10 January 2010

From the archives - Living off the Land ( May 2009)

Lettuce, bok choi and cabbages.
One of my fantasies when I was younger was to wander off into the bush and live off the land. In the 1970s, many young people thought that was an attractive proposition and while some did it, my life lead in a different direction. I guess the phrase ‘living off the land’ has a romantic ring to it but I had no doubt how much energy it would take and how difficult it would be; even so, I probably underestimated it by a long shot.

A green crossroad.

Full of vitamins C and A the purple top turnip. You eat the root and the green top.

A lot of time has passed since then and many of the things I once thought of as great ideas now leave me underwhelmed and with a wry smile. But not that notion – living off the land, I still look back to a life when I would have, could have and maybe, should have. I’ve kept chooks and a vegetable garden for many years now, not in the wild and crazy way I once wanted to do it - living in the bush and foraging for food, but the more sensible and productive option of growing conventional fruit, nuts and vegetables, and that, combined with chooks, suits me just fine. Now, instead of it being a crazy way to live, my understanding of living off the land is more holistic, now it really fits into my life.

These delicious lettuce grow well here during the colder months.

I have no doubt that if we wanted to put more time and energy into our garden, if we dug up more lawn to double the size of it, we could live off our backyard produce all year long. But we are getting older and the time and energy we wish to give the garden is what we give it – and that results in us producing about half the vegetables we eat and about one tenth the fruit. Many fruits and nuts take a lot longer to produce than vegetables. Bananas, for instance, take about 18 months to produce a good sized bunch here, and then that part of the banana has to be cut down to allow others to produce. Unlike oranges, they don’t produce for many years on the same tree. Our pecan tree took 12 years before it gave us the first nuts. We have an excellent Eureka lemon tree that has been a prolific producer almost year round for the past ten years. When it comes to choosing fruit and nut types, make sure your choice is the right one for your area because you will either hit the jackpot or be wondering when and if that tree will ever bear the fruit and nuts you bought it for.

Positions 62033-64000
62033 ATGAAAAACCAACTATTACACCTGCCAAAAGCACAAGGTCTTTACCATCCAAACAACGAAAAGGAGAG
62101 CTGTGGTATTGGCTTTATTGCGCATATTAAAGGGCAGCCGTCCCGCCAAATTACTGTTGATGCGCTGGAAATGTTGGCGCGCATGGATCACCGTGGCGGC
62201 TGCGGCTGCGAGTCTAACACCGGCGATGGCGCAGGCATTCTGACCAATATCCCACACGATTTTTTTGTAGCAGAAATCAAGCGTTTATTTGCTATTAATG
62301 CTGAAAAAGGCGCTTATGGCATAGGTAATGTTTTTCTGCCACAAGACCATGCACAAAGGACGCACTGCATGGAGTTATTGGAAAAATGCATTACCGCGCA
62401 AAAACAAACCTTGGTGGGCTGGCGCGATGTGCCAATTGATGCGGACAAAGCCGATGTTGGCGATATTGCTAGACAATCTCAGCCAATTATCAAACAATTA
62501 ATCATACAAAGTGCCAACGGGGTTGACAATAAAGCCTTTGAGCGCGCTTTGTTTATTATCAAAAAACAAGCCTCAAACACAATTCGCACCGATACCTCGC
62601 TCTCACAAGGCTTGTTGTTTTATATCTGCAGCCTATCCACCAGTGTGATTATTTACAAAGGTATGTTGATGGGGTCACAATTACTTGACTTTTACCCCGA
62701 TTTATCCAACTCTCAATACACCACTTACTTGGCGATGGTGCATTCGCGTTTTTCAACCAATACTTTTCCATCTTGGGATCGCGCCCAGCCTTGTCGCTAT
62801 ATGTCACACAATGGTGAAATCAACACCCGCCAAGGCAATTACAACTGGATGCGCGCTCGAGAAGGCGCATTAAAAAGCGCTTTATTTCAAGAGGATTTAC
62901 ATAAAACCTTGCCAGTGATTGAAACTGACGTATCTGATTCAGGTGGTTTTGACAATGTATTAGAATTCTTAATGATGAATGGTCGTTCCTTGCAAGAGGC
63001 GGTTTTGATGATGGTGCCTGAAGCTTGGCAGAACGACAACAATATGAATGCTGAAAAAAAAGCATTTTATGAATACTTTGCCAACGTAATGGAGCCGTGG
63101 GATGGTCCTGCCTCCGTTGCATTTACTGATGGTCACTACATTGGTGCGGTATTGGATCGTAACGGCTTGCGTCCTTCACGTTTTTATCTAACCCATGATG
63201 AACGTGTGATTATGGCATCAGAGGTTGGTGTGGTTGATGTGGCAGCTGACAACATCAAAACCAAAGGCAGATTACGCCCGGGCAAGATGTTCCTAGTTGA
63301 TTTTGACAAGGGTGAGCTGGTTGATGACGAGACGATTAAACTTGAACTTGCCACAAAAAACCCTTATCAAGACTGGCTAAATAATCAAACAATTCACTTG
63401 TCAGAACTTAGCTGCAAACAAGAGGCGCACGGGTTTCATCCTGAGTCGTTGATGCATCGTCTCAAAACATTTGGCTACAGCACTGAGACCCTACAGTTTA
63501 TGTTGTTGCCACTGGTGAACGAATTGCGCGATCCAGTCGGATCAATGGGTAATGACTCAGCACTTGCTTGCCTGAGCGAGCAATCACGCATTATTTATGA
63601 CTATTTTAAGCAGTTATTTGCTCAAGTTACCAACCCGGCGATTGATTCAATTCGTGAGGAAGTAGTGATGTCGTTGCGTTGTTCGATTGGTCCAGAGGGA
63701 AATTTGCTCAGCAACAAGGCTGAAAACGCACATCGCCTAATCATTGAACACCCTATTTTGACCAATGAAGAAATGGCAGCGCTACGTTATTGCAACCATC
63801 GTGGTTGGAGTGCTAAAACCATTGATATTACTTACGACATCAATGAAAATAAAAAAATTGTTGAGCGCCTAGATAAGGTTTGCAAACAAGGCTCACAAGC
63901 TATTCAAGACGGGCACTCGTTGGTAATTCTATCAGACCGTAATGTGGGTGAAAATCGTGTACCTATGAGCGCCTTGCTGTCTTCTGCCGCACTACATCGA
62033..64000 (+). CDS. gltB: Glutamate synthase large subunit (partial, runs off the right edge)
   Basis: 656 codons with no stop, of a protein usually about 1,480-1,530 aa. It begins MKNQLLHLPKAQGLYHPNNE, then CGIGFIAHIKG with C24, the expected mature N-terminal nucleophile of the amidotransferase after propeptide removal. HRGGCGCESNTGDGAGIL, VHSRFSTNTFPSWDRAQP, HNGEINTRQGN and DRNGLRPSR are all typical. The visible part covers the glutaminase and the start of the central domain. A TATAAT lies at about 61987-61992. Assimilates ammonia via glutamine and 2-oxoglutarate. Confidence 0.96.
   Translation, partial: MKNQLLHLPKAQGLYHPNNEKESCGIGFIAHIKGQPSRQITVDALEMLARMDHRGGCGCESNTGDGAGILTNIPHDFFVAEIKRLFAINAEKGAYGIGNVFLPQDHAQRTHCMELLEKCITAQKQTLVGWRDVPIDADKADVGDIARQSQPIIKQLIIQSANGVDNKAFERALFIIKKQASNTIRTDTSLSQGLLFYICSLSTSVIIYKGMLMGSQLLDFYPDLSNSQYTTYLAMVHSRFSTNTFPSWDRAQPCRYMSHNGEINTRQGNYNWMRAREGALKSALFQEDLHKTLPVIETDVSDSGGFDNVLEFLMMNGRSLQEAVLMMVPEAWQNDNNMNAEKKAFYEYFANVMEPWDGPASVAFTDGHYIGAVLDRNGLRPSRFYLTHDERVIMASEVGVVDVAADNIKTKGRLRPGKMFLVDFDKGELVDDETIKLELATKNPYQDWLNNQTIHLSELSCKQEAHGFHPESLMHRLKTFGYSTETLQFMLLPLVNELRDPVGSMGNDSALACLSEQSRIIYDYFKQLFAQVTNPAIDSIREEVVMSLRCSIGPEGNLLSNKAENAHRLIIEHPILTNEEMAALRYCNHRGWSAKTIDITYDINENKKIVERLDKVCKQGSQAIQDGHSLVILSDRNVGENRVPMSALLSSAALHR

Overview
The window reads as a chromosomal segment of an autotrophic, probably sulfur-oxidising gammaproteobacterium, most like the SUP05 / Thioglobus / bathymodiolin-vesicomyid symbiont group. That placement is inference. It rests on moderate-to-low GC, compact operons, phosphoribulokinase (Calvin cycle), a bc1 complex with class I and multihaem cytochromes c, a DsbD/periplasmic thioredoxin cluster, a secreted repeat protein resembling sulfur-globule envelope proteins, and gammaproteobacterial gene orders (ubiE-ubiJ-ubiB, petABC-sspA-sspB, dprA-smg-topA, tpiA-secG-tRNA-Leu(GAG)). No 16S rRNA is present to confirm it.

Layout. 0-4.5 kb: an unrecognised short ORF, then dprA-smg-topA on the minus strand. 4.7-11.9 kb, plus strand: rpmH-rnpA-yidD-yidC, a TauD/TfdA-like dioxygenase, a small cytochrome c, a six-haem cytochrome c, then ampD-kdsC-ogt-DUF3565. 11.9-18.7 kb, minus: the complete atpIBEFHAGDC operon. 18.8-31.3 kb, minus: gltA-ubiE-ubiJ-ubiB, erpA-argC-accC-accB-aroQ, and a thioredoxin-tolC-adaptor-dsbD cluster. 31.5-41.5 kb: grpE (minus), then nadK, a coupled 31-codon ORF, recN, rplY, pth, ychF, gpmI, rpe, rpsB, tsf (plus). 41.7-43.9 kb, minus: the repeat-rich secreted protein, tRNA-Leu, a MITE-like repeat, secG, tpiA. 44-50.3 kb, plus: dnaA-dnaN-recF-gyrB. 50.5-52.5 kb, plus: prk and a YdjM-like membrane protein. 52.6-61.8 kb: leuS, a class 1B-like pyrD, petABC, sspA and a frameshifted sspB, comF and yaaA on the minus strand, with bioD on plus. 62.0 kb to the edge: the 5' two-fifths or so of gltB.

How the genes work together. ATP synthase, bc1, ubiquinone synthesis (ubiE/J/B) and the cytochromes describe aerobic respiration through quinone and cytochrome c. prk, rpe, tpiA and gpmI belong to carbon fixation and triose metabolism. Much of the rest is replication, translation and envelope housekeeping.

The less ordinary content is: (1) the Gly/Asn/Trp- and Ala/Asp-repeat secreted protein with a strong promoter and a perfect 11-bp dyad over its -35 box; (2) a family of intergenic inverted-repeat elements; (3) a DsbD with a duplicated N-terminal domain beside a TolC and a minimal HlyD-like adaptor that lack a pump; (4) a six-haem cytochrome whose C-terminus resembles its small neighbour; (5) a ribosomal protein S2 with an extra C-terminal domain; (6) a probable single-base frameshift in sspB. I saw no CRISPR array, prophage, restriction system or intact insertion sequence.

Sugarloaf cabbages. These are the only cabbages we can grow in our short winter season.

And when you grow cabbages, cauliflowers or broccoli, you'll have white cabbage moth caterpillars. When we have only a few of these, we sacrifice the one plant they're on - they usually go for the weakest one. When there are a lot of them, like we have this year, we spray with the organic bacterial spray - Dipel.

But I know now that living off the land in our own backyard is possible for us and it's also possible in varying degrees for many people. If you list what vegetables you usually buy and work out a plan to grow those vegetables right there in your back yard, not only will it give you inexpensive organic vegetables, it will teach you the many skills you need to be successful at it and give you the independence and freedom of being able to feed yourself. If you live in a warm climate, you’ll probably have at least six months of growing time, if you’re in a colder place, maybe four or five months That is ample time to get in a few decent crops and to freeze or preserve/can your excess – spreading that backyard cheer over a longer period.

The celery is tall and starting to fill out.

The other day I read that in the UK, USA and Australia, vegetable gardening has recently increased 30 percent in popularity. While I would love to think that all those people new to the vegie patch were doing it because they have changed the way they live, I think it is the result of the global economical crisis. But for what ever reason you’ve taken to growing food in your backyard, it is a good one because I think it will teach you a lot more than you think it will. All of our ancestors survived because they had the ability to produce or gather their own food. It is a powerful and significant skill. Our survival doesn't depend on it now but the feeling you get when you pull those early carrots, dig your first potatoes or freeze an abundance of beans will be very close to self respect.

I laughed when I saw this photo. The white girl is Germaine. It looks like she's creeping up on Mary.

When we decided to live a more simple life, I wanted to use every asset we had to produce what we needed to live - our land was one of our major assets. So when it came down to it, I did live off the land and it makes me proud to know I can because learning to grow food also teaches you a lot about the natural world we live in, and that is always a good thing.